Coach Rick Keene

Coach Rick Keene (Jim Vaiknoras photo)

TEWKSBURY — The last hope for a Tewksbury champion in this year’s 9th annual Tewksbury Open tennis tournament was one of its founders, Rick Keene.

Keene and his doubles partner, Roland Gingras, forced a tiebreaker after winning the second set, but Ben Simpson and and Jim Cranston won in the end, 6-3, 3-6, 10-6.

A Keene-Gingras victory would have been a popular on, seeing as Keene, Tewksbury High’s boys’ tennis coach, is one of the tournament organizers, and who also sits on the board of the Friends of Tewksbury Tennis, which organizes the event.

“We work and play here,” said Keene. “We help set up and everything, and I also work for Pepsi. We donate all the drinks for this — plenty of Gatorade and water — to keep everyone hydrated.”

Keene is a regular participant in the tournament, dating back to the first Tewksbury Tournament when he and his then partner won the men’s doubles.

This year he made it to the finals with Gingras, a new partner, who he competes with on their USTA team.

“It was awesome,” said Keene, of his tournament experience this year. “Me and Roland — it was the first time playing together this year. I’ve played with Roland on my USTA team but we don’t play together on the USTA team.”

Keene and Gingras won their first round match in straight sets before getting extended to three sets in the semifinals before prevailing over Tewksbury’s Mark Heichman and Reading’s Mark Cusolito, 1-6, 6-3, 10-4.

“The second match was very similar to our last match,” said Keene, referring to the final. “We lost the first set, came back and won the second set and we went to a tiebreaker. But in that case we won the tiebreaker.”

Keene was hoping to get an advantage with Simpson also competing and winning the Mixed B Doubles title. That meant Simpson was playing his fourth match on a warm Sunday while he and Gingras were playing only their second match.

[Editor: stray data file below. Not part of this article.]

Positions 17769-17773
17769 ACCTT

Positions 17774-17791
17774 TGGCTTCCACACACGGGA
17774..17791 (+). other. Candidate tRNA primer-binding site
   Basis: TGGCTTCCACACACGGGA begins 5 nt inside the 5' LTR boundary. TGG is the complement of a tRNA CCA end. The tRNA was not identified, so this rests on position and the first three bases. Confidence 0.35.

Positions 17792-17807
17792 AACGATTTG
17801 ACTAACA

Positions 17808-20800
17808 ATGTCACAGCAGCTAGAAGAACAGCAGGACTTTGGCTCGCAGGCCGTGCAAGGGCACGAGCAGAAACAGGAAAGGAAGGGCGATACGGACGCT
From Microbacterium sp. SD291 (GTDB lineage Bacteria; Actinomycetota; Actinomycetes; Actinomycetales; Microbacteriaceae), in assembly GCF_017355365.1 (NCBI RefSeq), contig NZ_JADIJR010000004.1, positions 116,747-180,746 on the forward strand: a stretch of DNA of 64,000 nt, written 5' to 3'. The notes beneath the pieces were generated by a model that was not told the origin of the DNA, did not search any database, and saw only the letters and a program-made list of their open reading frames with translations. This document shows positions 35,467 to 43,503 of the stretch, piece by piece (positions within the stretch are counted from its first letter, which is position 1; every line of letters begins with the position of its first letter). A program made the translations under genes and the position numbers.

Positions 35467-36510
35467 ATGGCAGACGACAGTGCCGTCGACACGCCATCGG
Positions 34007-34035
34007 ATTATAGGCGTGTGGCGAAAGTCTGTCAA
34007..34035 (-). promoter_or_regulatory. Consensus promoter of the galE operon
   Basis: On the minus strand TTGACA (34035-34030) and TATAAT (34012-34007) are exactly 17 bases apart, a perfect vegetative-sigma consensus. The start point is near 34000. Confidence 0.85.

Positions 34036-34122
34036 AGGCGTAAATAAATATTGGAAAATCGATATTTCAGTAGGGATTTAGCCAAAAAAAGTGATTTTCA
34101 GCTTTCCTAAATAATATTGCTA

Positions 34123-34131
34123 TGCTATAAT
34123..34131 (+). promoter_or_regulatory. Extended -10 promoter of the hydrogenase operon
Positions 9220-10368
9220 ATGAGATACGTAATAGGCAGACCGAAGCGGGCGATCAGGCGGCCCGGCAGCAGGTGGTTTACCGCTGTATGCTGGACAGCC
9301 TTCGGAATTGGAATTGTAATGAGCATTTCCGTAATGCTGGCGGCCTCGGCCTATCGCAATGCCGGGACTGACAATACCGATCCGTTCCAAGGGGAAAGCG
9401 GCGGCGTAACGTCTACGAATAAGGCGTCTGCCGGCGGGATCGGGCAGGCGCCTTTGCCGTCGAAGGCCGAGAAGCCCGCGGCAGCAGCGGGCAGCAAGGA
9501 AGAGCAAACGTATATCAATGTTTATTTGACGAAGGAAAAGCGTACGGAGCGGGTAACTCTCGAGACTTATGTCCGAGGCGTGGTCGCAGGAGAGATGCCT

“The only thing I can say with Ben is he played a lot more matches than we did,” said Keene. “Ben only had a half hour rest before he came out and played us. I’m glad he did that because he could have taken an hour if he wanted to, and iced us a little bit.”

Simpson brought the momentum with him from his previous match as he and Cranston moved out to one set lead, 6-3.

“The further you go into the draw, the better the players are,” said Keene. “Not to put anyone down but obviously the better players get to the end of the draw. They were really good players.”

The second set started out as a struggle for Keene and Gingras, until they suddenly caught fire, winning the final four games to take the second set, 6-3.

That left it up to a tiebreaker, and the good fortune for Keene and Gingras ran out there. Simpson and Cranston moved out to a 7-2 lead before eventually winning it, 10-4.

“They both played excellent and we had some great points,” said Keene. “We were evenly matched. Mary (MacDonald) did a great job with the draws.”

Being who he is in all this, Keene walked away not only satisfied with how he and Gingras performed, but also with how well the tournament went this year, and the fact the proceeds go to scholarships for Tewksbury High boys’ and girls’ team players.

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